Make It Easy to Understand: Customer Education is Important

Make It Easy to Understand: Customer Education is Important
Chris Lonergan
Chris Lonergan August 21, 2014

Generally speaking, most of your clients are unaccustomed to your industry. All they know is that they want a new kitchen or that they need a new roof. They're unaware of their roof pitch, local building code, and permit requirements. As a contractor working with the general public, you're not only a service provider; you are also an educator. By taking time to make sure your client understands a little more of the why and the how of your work ensures open communication and greater customer satisfaction. But, is communication your strength? If not, we've got a few quick tips for making your craft easy to understand.

Explain Industry Jargon

"Here's our full takeoff and bid. Once you approve and the creases get everything in order, we'll get our guys grubbing." Most of your customers are going to be greenhorns, newbies to the construction game. Whether it's on your website or in your client meetings, communicating your services to your customer should be in laymen's terms. Terms like brick pointing and parapet walls are understood by you and your crew, but your client probably has no clue what those services are or why they are important. Simplify your communication whenever possible by breaking down your services to the basics – explain the work that your company will perform and the "win" for the customer. For example, "Tuckpointing is when we replace the mortar between your bricks, which has been worn down by rain and wind over time. This means that water won't continue to seep into your structure, so you protect your home for water damage and protect your brickwork from leaning and breaking down." Instead of jargon, use terms that more specifically address what work you'll be completing. You can even add a bit of marketing flair to your vocabulary by using words like evaluation instead of estimate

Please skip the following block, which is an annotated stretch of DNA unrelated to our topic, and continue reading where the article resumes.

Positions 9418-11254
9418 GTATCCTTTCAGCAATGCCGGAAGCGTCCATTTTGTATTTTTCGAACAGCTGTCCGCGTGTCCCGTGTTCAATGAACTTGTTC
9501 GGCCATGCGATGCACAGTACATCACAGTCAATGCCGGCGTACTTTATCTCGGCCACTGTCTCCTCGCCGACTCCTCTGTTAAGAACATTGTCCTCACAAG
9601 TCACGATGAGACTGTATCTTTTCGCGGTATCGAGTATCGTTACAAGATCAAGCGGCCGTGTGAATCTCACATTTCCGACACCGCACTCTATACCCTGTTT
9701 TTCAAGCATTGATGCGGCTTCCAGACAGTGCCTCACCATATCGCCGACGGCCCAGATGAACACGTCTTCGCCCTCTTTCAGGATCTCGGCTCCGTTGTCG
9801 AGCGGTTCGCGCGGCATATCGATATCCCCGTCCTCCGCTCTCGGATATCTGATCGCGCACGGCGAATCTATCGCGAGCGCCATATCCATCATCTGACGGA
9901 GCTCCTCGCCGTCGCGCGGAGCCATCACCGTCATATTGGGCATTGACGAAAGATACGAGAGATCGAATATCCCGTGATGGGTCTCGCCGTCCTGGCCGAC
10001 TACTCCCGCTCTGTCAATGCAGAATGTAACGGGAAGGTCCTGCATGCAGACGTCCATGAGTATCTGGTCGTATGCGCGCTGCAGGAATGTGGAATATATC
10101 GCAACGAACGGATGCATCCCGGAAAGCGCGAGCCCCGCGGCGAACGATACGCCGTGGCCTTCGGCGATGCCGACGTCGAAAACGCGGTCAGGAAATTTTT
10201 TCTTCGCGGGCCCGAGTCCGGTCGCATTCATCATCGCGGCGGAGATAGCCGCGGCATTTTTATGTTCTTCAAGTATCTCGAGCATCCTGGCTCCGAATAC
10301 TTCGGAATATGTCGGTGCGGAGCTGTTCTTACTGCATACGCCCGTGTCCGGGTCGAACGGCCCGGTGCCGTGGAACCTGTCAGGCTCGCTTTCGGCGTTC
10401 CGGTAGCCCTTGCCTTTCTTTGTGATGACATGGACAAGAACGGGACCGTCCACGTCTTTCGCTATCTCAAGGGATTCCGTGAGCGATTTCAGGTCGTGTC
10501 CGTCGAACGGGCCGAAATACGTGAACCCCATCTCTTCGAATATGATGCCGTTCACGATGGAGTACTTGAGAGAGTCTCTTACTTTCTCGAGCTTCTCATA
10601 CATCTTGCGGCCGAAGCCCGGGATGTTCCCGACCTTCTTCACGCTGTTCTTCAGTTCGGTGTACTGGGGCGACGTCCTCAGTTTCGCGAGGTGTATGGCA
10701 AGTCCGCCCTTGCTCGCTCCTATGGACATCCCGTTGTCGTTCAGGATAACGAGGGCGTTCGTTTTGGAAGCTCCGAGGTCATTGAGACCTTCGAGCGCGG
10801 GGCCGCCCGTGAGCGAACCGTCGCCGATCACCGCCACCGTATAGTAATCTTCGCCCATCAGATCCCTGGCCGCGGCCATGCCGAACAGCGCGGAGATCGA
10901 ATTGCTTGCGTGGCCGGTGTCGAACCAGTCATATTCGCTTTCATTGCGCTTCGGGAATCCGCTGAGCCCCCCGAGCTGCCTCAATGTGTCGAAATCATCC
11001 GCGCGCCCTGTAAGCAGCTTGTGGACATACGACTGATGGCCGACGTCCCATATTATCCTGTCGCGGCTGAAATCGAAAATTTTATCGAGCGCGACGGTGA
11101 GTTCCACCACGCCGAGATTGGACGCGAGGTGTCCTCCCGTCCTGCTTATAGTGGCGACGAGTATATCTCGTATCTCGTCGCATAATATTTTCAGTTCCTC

Think Like a Customer

The average homeowner probably gets a little sticker shock when you deliver the first estimate for services. What the average joe sees as "just removing a raccoon" or "fixing up the bathroom" is obviously a much more detailed job. By reviewing a step-by-step process of your service, you can demonstrate your knowledge as a skilled contractor while also rationalizing the cost and time that goes into the project. By explaining that the wildlife removal job includes setting humane traps, repairing and closing points of wildlife entry, restoration construction to repair damaged insulation, live release of the animal eight miles away from the property, and two return visits to inspect traps and construction work – your customer understands the depth of your work and the hours you'll spend on the job for this seemingly simple process.

Offer Resources

Whether it is informational materials like ebooks on your website or the presentation folder and pamphlets you leave behind after your first visit, offering resources to further understand your services, your company, and your warranties allows overwhelmed customers to review your proposal and company at their own pace. Your website's About Us page can be a great resource, outlining your company's service process for prospective clients to know what they're getting into. Don't forget that your contractor brain is also a resource; leaving a business card with your phone number and email address for future questions is a great way to begin fostering a business relationship with your new prospect.

Potential clients are navigating a strange, unknown world. It's important to comfort uneasy customers by being as open and honest as possible. A little customer education goes a long way in fostering client loyalty.

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